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Battery upgrade could cost R$4 billion

Battery upgrade could cost R$4 billion

A decision made by Apple five years ago is causing such a headache these days, that it could cost the company £750m.

The company is being sued by the British Justin Gutmann, a consumer rights activist, for an update implemented in older iPhones to address battery efficiency. Apple acknowledged this action in 2017.

Gottman She claims that these models were slower because of her. It is seeking compensation for the company’s 25 million UK clients. The action was recorded in Competition pleas Court (Competition Court of Appeal, direct translation).

improvement for the worse?

The The update was an undocumented battery management that was slowing down the performance of models like Iphone 6, 6 Plus, 6S, 6S Plus, SE, 7, 7 Plus, 8, 8 Plus, and X. Apple claimed that this prevented sudden shutdowns.

Among other arguments, the consumer rights advocate says users were hurt by Apple’s decision not to disclose that old batteries could not support updates to the iPhone.

The lawsuit also notes that there has been no campaign to replace, repair or recall the damaged item for free, and that the company has pressured consumers to update their devices, even in the face of performance loss, unknown to the public. This decrease could be as high as 58%.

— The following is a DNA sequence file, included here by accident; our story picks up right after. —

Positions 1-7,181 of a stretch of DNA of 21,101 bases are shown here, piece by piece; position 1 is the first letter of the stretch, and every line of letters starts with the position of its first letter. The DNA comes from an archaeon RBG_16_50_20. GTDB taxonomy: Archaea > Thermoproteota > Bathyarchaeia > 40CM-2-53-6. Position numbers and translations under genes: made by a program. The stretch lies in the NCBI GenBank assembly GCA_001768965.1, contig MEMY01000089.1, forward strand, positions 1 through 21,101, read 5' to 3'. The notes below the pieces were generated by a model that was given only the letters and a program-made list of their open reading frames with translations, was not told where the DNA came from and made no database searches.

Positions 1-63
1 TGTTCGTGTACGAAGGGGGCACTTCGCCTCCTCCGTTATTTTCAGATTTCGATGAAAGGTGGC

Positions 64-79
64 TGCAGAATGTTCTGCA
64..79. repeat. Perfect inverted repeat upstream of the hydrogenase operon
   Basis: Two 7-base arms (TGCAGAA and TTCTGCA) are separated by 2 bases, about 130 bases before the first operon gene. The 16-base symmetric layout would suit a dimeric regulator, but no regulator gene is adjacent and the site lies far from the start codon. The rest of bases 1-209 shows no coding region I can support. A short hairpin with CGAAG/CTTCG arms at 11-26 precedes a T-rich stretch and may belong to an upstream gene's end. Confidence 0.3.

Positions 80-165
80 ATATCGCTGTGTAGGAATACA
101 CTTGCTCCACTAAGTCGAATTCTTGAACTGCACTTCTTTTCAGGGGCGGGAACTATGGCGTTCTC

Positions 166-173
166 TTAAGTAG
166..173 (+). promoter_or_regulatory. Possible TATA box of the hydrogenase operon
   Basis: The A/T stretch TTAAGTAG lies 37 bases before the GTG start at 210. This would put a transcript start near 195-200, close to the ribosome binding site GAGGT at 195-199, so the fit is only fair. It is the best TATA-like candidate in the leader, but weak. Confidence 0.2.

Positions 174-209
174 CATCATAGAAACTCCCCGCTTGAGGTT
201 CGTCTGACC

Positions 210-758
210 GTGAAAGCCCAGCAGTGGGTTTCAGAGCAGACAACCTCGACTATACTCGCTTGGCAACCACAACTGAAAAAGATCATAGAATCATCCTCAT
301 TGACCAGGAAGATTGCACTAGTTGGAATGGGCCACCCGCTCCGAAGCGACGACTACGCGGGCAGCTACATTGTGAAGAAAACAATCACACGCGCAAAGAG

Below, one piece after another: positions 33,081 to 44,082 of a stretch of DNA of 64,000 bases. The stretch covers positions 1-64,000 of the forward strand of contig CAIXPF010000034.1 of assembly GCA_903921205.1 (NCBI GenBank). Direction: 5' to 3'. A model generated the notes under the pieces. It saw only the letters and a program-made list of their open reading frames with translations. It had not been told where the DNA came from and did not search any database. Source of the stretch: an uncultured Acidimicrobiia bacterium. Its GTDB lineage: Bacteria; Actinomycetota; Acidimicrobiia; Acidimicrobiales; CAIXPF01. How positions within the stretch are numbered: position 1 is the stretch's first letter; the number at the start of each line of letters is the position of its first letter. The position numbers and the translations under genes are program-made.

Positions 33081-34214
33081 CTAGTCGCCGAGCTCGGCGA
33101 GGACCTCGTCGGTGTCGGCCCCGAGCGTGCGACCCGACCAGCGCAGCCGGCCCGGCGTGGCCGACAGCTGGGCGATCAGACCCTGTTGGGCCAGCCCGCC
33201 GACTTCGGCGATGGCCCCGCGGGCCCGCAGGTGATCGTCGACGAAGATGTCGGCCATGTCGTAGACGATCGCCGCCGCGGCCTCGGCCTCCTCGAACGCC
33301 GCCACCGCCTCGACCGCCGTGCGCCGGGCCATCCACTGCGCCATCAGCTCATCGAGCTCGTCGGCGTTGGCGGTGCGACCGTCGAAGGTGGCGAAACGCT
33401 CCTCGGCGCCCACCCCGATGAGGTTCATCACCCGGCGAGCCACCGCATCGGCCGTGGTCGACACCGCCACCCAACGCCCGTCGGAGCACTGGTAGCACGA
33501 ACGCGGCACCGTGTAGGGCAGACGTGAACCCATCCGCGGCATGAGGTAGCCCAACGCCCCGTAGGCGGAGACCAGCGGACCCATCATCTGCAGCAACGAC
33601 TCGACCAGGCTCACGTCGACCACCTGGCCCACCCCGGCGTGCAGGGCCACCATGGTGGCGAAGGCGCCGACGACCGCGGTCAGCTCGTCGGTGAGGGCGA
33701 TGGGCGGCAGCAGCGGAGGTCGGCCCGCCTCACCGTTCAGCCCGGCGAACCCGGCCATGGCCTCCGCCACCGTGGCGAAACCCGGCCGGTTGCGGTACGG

apple defense

Apple, in turn, admitted the so-called “throttling” of batteries, but only a year after the start of this slowdown.

In a document about what happened, it said that a battery in poor condition could not provide the maximum electrical current required by the processor, which eventually leads to a sudden shutdown of the battery. prison cell. To avoid this, the “deprecated update” allowed the device to continue working, but at a slower pace.

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In a statement on the matter, the company said it did not intend to intentionally shorten the life of any product or compromising customer experience to push updates. Today, for the user to check if there are any restrictions, iPhones now have a report in the Settings menu, in the “Battery Health” option.

In the UK, this is just one of the other court cases referring to “strangulation”.

In Italy, Apple was fined 10 million euros (about 59 million Brazilian reals) for the same reason. The Samsung He also received a €5 million fine (approximately R$26 million) for a program with a similar function. In the United States, a class action forced $25 per iPhone to be paid, which could total $310 million (about R$1.5 billion and R$1.5 billion).

* With information from Watchman And the Engadget